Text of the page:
I recently watched Dave Jone's soldering videos for reeducation and, while I don't remember which of the 3 videos it was and I don't have time to watch them again for an exact quote, I'm 90% sure he says somewhere in there that you can't use lead free solder with ordinary tips, and you can't use lead free tips with ordinary solder. Is that correct? I just bought a new soldering iron and then found out that all the tips available for it are "Lead Free Style" - nothing else is available. Can I, or can I not, use these lead free tips with lead solder?
It's not that you can't use them in terms of getting viable solder joints, is that as soon as you use a lead-free tip with leaded solder, it is no longer a lead-free tip. If your tip sets the temperature, then a lead-free tip may set the temperature higher than you want for leaded solder. I've used lead free solder with ordinary tips with no problem, but if your tip sets your temperature then it may not be hot enough. Although my tips do set the temperature, I use a Metcal that can send enough power to the tip that this has never been a noticeable problem for me.

I've never had to meet RoHS requirements, but I did build up some boards that had to operate in ultra high vacuum along with things that were exceptionally sensitive to lead outgassing and so I had to be sure that everything I used had no lead anywhere at any time and this was back with RoHS was just starting out so finding parts was a royal pain.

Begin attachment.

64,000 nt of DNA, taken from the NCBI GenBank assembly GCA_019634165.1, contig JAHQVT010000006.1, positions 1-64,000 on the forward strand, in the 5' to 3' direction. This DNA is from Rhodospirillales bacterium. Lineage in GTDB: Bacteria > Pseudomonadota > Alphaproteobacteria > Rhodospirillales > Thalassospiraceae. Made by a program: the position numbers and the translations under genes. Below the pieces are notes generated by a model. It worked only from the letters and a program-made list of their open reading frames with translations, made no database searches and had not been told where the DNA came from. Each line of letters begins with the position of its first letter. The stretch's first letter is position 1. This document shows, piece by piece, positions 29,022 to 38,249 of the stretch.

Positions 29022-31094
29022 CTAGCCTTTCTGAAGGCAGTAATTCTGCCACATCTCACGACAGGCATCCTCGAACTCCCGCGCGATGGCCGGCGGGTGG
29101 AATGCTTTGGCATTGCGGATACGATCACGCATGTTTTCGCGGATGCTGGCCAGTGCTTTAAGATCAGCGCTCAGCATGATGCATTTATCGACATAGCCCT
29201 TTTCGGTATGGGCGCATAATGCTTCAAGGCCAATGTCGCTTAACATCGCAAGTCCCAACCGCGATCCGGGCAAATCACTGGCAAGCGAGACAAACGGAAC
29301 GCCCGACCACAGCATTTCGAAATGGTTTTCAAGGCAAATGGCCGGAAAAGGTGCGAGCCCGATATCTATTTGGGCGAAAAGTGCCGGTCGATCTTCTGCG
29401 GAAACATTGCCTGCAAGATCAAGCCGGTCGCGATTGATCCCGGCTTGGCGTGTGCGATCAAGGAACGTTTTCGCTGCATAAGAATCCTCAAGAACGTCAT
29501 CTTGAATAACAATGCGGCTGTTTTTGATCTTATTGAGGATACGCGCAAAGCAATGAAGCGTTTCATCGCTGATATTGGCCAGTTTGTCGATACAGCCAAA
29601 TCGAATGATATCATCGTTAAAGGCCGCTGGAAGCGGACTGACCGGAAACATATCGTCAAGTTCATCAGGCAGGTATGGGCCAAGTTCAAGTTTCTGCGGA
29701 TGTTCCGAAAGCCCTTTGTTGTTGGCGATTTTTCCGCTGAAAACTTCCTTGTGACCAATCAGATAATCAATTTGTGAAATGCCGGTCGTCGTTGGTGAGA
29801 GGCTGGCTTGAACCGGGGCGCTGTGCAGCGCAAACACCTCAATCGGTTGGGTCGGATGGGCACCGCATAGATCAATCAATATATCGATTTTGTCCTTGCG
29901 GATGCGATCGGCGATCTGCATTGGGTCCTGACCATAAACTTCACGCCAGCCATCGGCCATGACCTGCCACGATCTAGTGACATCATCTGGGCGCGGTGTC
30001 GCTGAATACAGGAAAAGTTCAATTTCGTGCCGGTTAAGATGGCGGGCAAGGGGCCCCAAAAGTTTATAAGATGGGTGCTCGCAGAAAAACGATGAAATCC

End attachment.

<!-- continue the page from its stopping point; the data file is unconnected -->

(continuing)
WBahn

Joined Mar 31, 2012
26,411
I have used lead free tips to solder with 60-40, works fine. the reason you shouldn't use it is that if you do, you cant meet ROHS lead free standards again with that tip. the reason for the 60-40 solder mix is that it is a eutectic mixture, and melts at a lower temperature.
60-40 is not eutectic, 63-37 is. Both have the same liquidous temperature (183°C) but 60-40 has a solidous temperature about 5°C to 7°C higher. Thus 60-40 has a plastic region which can more readily give rise to cold solder joints if the joint is disturbed during the transition. Since 63-37 has no plastic region (the definition of a eutectic alloy), cold solder joints are less common. But 60-40 is close to eutectic and is enough cheaper that it is used more predominantly.
 

ian field

Joined Oct 27, 2012
6,536
I don't think i stated the question clearly. The question is:

Can you (or is it advisable to) use regular lead solder (like 60/40, 63/37, etc) with a tip that is designed for lead free solder?
You didn't state whether its a decent quality tip with iron plating or just bare copper.

With bare copper tips there was always the problem that some of the solder alloyed into the copper and leeched it away over time - there's just a faint outside chance that lead free solder might not alloy so much.

With an iron plated tip there isn't going to be much difference - if you can turn down the temperature a bit while using 60/40, its a slightly less harsh environment.
 

Dr.killjoy

Joined Apr 28, 2013
1,196
I have read up alot on this and will help out ...
The new tips you buy are lead-free solder tinned have been for a while cause of the legal reason of lead poisoning and other legal reasons on commercial products.. Hence why company's must use lead-free solder.. Tips are lead-free coated and then you just coat them with leaded solder and be on your way..
Check out PDF from hakko
http://www.hakkousa.com/AHPDirect/download/tn/Hakko_Pb-FreeTips.pdf
 

ian field

Joined Oct 27, 2012
6,536
who cares about 10 mg lead on a tip for manual soldering?

Its only relevant for mass production, using automatic soldering.
Its relevant for any product to be sold within the UK.

Hobby use, and repairing stuff originally made with 60/40 are among the exemptions.